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“Cannabis is America’s latest gold-rush,” says Alexia Inge, the co-founder of website Cult Beauty, which is known for spotting industry trends. While the plant itself has been on the fringes of the beauty industry for some time, it’s the cannabis-derivative cannabidiol (or CBD) that is now getting all the hype. As the legalisation of marijuana use in certain US states and discoveries about the medical benefits of the fabled green plant filter into the beauty industry, cannabidiol, which has no psychoactive effects, is about to hit the mainstream as the next miracle ingredient.

The cannabidiol-focused beauty brand MGC Derma, which launches this month on Cult Beauty, appealed to Inge in part because of its connection with parent company MGC Pharmaceuticals, which develops medical cannabis products for treating conditions from Alzheimer’s to autism.

“The human body has an incredible biological affinity to this plant,” explains Inge, “and when it comes to wellbeing through ingestion or topical application, the use of quality, whole-plant extracted CBD can have hugely beneficial anti-inflammatory, calming and protective effects on our skin.”

MGC Pharmaceuticals chief executive Roby Zomer is excited at the potential. “We developed skincare because we could see the benefits of the anti-inflammatory ingredients on our pharmaceutical side,” he says. “Cannabis as a plant has so many different compounds — whether for skincare or to treat anxiety, you should have it on your bathroom shelf just like a vitamin B complex or zinc. The skin is the biggest organ, and faces the most harmful environment on a daily basis, so it needs to be able to fight pollution, sensitivity and itchiness.”

The biggest challenge with cannabis is changing its image, from something countercultural and beloved of hippies to a modern ingredient. “Most people don’t ask us if we use cannabis ourselves, I think they just assume we do,” says Ulrika Karlberg, co-founder of Herb Essentials. The two-year-old New York-based skincare brand uses cannabidiol as its active ingredient and is helping to dispel the stereotypes around cannabis with slick packaging featuring typography inspired by graphic designer Herb Lubalin.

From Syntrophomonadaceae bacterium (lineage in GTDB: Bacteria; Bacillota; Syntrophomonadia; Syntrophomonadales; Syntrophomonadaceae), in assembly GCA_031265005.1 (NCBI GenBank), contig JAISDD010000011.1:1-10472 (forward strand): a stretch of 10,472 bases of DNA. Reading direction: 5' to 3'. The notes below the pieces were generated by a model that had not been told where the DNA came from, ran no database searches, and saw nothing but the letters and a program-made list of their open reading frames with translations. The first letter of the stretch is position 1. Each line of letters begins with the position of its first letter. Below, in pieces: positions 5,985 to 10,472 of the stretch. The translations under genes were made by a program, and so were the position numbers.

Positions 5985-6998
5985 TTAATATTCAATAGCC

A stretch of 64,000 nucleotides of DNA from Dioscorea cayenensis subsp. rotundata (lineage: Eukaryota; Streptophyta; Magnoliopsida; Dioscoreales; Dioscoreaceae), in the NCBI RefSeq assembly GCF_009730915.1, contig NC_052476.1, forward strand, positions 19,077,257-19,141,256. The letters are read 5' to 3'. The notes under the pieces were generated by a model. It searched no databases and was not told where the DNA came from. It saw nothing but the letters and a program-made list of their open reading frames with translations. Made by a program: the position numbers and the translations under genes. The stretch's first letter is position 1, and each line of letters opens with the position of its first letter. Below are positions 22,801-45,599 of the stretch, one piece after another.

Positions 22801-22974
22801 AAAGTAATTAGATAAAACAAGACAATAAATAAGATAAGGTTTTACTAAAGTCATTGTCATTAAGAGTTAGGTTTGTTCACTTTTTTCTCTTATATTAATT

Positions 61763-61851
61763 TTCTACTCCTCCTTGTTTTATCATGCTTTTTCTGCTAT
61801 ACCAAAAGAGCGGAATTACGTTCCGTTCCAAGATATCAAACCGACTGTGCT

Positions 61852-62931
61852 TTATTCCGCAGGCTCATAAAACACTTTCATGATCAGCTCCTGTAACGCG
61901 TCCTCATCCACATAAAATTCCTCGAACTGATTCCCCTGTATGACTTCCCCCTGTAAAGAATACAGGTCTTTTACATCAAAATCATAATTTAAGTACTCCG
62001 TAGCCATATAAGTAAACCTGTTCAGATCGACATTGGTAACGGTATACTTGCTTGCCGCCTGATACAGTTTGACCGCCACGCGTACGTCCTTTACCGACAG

The science stacks up — CBD oil is non-comedogenic so won’t block pores, is rich in antioxidants, especially vitamin E, has anti-inflammatory properties and essential fatty acids for hydration. The products hold their own alongside established brands such as Perricone MD (by the eponymous and highly respected New York dermatologist), whose new cannabis-derived skincare range CBx for Men claims to help soothe stressed-out skin.

With cannabis so cool you can now even buy a cannabis-inspired candle by Malin+Goetz (those ahead of the curve will have bought Stoned, the candle and fragrance by jeweller Solange Azagury-Partridge, which launched in 2006), there’s no doubt that marijuana beauty has evolved since the hemp creams of old. Even the final stigma — that cannabis products are all created by stoners — is on its way out. A report published in February 2018 by J Walter Thompson Intelligence says that cannabis is helping shape the beauty, wellness and lifestyle industry.

With marijuana legal for medicinal use in increasing numbers of US states, including California and Washington, as well as countries such as Spain and Israel, it’s a fast growing business, poised to create over a quarter of a million jobs by 2020 according to a New Frontier Data report. Predictions (from Arcview Market Research) are that the market as a whole will be worth $22bn by 2021.

Could cannabidiol be a skincare game-changer? “CBDs are touted as topical anti-inflammatories but while there is research behind it there’s not enough yet,” says biochemist Nausheen Qureshi. For consumers, beyond seeing if the cannabidiol actives appear in the first half of the ingredient list (after which the quantity is likely to be minute) it’s hard to tell what’s making the difference in a cream — the cannabidiol or other ingredients. And while the potential is definitely there according to Qureshi, who says “topical application may be more active than ingested CBDs as the digestion of the substance affects its subsequent reactions”, it’s essential to look for the right cream base, with water best for the cannabidiol to be absorbed.

Strict laws regarding its distribution may also put a dampener on things. “The US is far less regulated with regard to topical CBDs, which is why you’ll find more skincare brands there touting CBD effects,” says Qureshi. Elsewhere there are more obstacles. “Generally it’s complicated to bring this to market,” says Zomer. “Consumers need to understand that cannabidiol in itself has no high or euphoria in comparison with THC (tetrahydrocannabinol, the psychoactive ingredient in the plant).” In the EU, CBD is viewed as a natural active ingredient, and therefore can be used topically. “But in Australia they classify it under THC, which means we can’t sell it there.”

“People say that Big Pharma’s pulling the strings to make the regulations harder,” says Zomer, “but I don’t see it this way. I think they’re letting us do the hard job of opening the road, changing the regulations, doing the clinical studies, and bringing in the research.”

“We’ve never said that we are a political brand in any way,” says Ulrika Karlberg, “but if we can help bring cannabis into a different light and reveal the potential of this plant, we are proud to be collaborators in this space.” In other words, a joint effort.

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